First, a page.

Charter school operators looking to open campuses in Texas may soon have new help making their case to the elected officials charged with overseeing their expansion into the state.
At its Austin meeting this week, the Texas State Board of Education is set to discuss whether to allow private foundations to pay for SBOE members to travel to out-of-state operators under review for approval in Texas. The proposal comes after a 2013 law gave the 15-member board the power to veto operators recommended by the Texas Education Agency and authorized the state’s first expansion of charter schools in the state since they were established here in 1995.
The details of how the policy would work are still unclear, said board member Donna Bahorich, the Houston Republican who chairs the panel that will make recommendations to the full board on the travel proposal.
“This is the first time this has happened, and I’m not quite sure what people are and aren’t comfortable with,” she said, adding that she did not know how her fellow board members might vote.
The topic has come up, Bahorich said, because of a possible grant from Choose to Succeed, a philanthropic effort to expand charter schools in San Antonio backed by a coalition of private foundations in the city.
During the last application cycle, board members voted to deny one of the four charters recommended by the state's education commissioner. That school, the Arizona-based Great Hearts Academy, is one of six out-of-state operators courted by Choose to Succeed, which aims to establish a minimum of 80,000 new seats in charter classrooms by 2026 — more than 20 percent of Bexar County’s public school population. Another out-of-state operator that Choose to Succeed hoped to bring to Texas, Rocketship Education, also failed to make it to the final application round last year.
Currently SBOE members receive funding for up to one out-of-state trip a year, money that is not limited to charter-school-related business. Under state ethics rules, prospective charter school operators must report whether they have made political contributions to state board members on their applications.
Bahorich said she believed site visits could be a valuable way to collect information about the quality of prospective charter schools. She said that any funds from private foundations used to pay for them would have to come without restrictions on how the money might be used.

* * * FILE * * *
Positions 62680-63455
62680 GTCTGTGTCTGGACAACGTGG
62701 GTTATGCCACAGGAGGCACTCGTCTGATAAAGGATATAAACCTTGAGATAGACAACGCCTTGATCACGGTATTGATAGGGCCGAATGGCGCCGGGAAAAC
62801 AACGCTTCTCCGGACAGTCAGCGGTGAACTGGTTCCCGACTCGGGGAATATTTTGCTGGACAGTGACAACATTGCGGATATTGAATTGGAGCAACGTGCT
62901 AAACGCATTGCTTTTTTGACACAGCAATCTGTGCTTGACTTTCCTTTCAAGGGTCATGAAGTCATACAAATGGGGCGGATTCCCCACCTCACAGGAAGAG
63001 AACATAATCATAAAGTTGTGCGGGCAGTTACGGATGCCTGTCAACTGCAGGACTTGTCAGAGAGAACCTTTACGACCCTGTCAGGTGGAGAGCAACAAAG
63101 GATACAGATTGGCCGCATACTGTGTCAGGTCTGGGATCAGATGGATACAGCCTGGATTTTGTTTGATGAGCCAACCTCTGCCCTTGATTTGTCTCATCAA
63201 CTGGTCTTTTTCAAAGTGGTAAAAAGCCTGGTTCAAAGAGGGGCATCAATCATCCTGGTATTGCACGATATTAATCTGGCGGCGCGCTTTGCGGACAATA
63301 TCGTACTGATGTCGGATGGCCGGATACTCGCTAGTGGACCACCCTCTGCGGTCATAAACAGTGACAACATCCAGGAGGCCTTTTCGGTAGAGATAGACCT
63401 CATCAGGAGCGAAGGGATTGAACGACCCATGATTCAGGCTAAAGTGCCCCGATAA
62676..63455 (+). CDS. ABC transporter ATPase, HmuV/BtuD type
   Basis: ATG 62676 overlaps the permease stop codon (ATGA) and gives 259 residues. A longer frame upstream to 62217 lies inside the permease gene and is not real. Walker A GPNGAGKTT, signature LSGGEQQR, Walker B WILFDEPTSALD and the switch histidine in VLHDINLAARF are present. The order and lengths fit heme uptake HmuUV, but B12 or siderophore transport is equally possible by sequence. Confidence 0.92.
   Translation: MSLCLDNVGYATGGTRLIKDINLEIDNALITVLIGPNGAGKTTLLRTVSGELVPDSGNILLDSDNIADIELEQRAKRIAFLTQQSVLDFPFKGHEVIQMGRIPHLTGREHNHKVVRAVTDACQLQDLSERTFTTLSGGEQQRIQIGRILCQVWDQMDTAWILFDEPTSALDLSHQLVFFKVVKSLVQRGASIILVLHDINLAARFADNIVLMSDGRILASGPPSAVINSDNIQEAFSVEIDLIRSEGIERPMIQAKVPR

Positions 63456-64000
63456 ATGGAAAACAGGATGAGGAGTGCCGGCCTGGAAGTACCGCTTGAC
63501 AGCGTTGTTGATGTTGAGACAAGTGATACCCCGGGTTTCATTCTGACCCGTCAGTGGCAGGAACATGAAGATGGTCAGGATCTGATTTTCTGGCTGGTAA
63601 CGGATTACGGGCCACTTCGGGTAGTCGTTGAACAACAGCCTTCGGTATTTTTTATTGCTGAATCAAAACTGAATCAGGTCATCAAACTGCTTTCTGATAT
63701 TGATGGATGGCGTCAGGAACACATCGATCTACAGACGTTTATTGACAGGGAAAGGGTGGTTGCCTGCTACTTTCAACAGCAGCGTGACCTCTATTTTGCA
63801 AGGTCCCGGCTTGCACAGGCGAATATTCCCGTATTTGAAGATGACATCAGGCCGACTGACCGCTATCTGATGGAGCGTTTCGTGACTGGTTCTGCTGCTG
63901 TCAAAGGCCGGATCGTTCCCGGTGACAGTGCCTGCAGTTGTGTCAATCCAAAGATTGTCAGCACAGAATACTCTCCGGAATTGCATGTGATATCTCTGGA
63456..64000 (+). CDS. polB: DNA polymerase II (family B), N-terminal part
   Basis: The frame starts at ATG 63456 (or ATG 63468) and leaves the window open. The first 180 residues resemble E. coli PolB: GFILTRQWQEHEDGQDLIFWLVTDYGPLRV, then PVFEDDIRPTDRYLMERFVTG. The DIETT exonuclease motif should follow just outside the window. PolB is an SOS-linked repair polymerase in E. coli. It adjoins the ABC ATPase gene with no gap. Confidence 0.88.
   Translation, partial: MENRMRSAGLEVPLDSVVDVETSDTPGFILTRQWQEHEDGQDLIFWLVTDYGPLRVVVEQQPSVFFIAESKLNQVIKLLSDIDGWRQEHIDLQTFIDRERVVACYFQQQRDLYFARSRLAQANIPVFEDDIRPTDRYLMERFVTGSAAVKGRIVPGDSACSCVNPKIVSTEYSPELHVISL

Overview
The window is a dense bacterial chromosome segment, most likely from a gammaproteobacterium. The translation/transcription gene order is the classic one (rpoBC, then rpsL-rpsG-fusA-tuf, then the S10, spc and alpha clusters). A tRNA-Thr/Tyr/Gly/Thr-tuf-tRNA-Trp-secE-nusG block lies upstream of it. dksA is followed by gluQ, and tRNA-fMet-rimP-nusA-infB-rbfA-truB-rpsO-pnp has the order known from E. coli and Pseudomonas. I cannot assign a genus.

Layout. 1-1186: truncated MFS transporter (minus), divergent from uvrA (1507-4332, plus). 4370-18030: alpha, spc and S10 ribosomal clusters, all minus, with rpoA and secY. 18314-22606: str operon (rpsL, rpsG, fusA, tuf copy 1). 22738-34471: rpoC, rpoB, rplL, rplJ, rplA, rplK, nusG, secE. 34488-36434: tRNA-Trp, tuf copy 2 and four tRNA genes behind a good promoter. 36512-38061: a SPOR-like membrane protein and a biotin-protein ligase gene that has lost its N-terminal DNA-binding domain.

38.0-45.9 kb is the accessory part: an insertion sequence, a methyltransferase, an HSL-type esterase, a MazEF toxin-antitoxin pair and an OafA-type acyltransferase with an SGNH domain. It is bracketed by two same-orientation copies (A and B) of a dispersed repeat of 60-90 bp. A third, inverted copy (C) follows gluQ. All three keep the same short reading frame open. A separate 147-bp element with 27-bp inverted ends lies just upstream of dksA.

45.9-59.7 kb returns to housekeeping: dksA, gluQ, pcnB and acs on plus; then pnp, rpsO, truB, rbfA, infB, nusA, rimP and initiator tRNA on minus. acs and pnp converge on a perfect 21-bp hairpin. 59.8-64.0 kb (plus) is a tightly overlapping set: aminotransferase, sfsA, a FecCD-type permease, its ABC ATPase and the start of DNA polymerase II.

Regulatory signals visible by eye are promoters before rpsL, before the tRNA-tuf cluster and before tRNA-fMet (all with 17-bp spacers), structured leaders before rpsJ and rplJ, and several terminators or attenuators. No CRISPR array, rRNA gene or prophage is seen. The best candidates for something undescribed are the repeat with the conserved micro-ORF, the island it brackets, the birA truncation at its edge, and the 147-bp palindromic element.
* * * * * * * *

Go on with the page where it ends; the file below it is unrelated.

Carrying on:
"There can’t be any strings on it as far as I’m concerned. If you are going to donate money for out-of-site visits, then it’s totally up to us as far as what we think is an appropriate visit," Bahorich said.
SBOE member Mavis Knight, a Dallas Democrat, also said that visiting the out-of-state campuses of prospective charters could provide a fuller picture of how they might succeed in Texas.
“I think there is value seeing operating schools in action. We can visit our local applicants, but there is a financial obstacle in seeing those from out of state,” she said.
But the arrangement drew criticism from Craig McDonald, the executive director of Texans for Public Justice, an Austin-based money-in-politics watchdog group. He said private funding should not pay for any part of a process used to evaluate whether entities should receive taxpayer money.
“There needs to be more independence in a fact-finding mission, and accepting private money to underwrite the travel threatens that,” he said.
The proposal also comes after complaints by some SBOE members about aggressive lobbying on behalf of charter operators during the most recent application process. At the time, Ruben Cortez, a Brownsville Democrat, reported that he had received phone calls from Gov. Rick Perry’s office asking why he was not voting in favor of certain applicants.
As for the current travel proposal, Cortez said the board’s priorities should be developing state curriculum standards and providing school districts with the guidance they need to teach them.
“That’s what we should be focusing on, not going out of state on fact-finding missions,” he said.